Inspired by the beautiful displays of flowers that spring up in Australia's desert landscape, UK-based lighting designer Bruce Munro created this amazing fiber optic Field of Light installation at the Eden Project in Cornwall.
Field of Light was originally conceived fifteen years ago, when Bruce Munro took a trip through central Australia. The red desert had an incredible feeling of energy; ideas seemed to radiate from it along with the heat. The field of light installation was one idea that landed in Bruce’s sketch book and refused to dislodge from his mind.
Field of Light can be seen at the Eden Project in Cornwall from 1st November 2008 - 31st March 2009. Bruce Munro and five assistants worked over three days to install it on the grass roof of the visitor’s centre, between the Rainforest and Mediterranean Biomes. It is made of 6,000 acrylic stems, through which fibre optic cables run, each crowned with a clear glass sphere. There are 11 external projectors; the stems themselves hold no electric power at all. The installation covers an area of 60 x 20 meters, using 24, 000 meters of fibre optic cable. It’s best viewed after dark.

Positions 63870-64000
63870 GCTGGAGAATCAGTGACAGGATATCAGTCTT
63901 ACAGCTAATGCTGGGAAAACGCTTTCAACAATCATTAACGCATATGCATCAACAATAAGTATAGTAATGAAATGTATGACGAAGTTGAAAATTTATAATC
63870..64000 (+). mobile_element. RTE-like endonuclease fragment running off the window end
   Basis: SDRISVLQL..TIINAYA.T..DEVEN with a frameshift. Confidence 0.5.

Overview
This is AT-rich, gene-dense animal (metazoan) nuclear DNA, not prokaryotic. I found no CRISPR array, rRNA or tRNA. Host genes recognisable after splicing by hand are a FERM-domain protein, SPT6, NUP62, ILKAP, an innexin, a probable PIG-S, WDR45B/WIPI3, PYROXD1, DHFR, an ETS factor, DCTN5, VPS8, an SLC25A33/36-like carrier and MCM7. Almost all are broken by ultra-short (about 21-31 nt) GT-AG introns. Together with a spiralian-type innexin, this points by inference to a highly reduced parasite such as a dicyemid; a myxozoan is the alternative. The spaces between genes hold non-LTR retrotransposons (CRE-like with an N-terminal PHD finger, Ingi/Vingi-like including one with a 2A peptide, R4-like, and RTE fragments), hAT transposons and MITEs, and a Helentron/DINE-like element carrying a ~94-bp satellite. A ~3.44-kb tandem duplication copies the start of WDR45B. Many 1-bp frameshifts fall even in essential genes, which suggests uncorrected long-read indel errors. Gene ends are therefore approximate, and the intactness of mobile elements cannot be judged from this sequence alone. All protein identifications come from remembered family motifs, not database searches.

Field of Light has also been exhibited at the V&A museum in London, and under the shadow of an ancient hill in southwest England, in a field of clover bisected by a public footpath.
By placing an alien installation in the midst of nature, the enormous contrast created allows one to literally see the wood from the trees.
Under the shadow of an ancient hill in southwest England, in a field of clover bisected by a public footpath, the field of light shimmered through seasons and presented a myriad of opportunities for passersby to catch glimpses of nature's guises.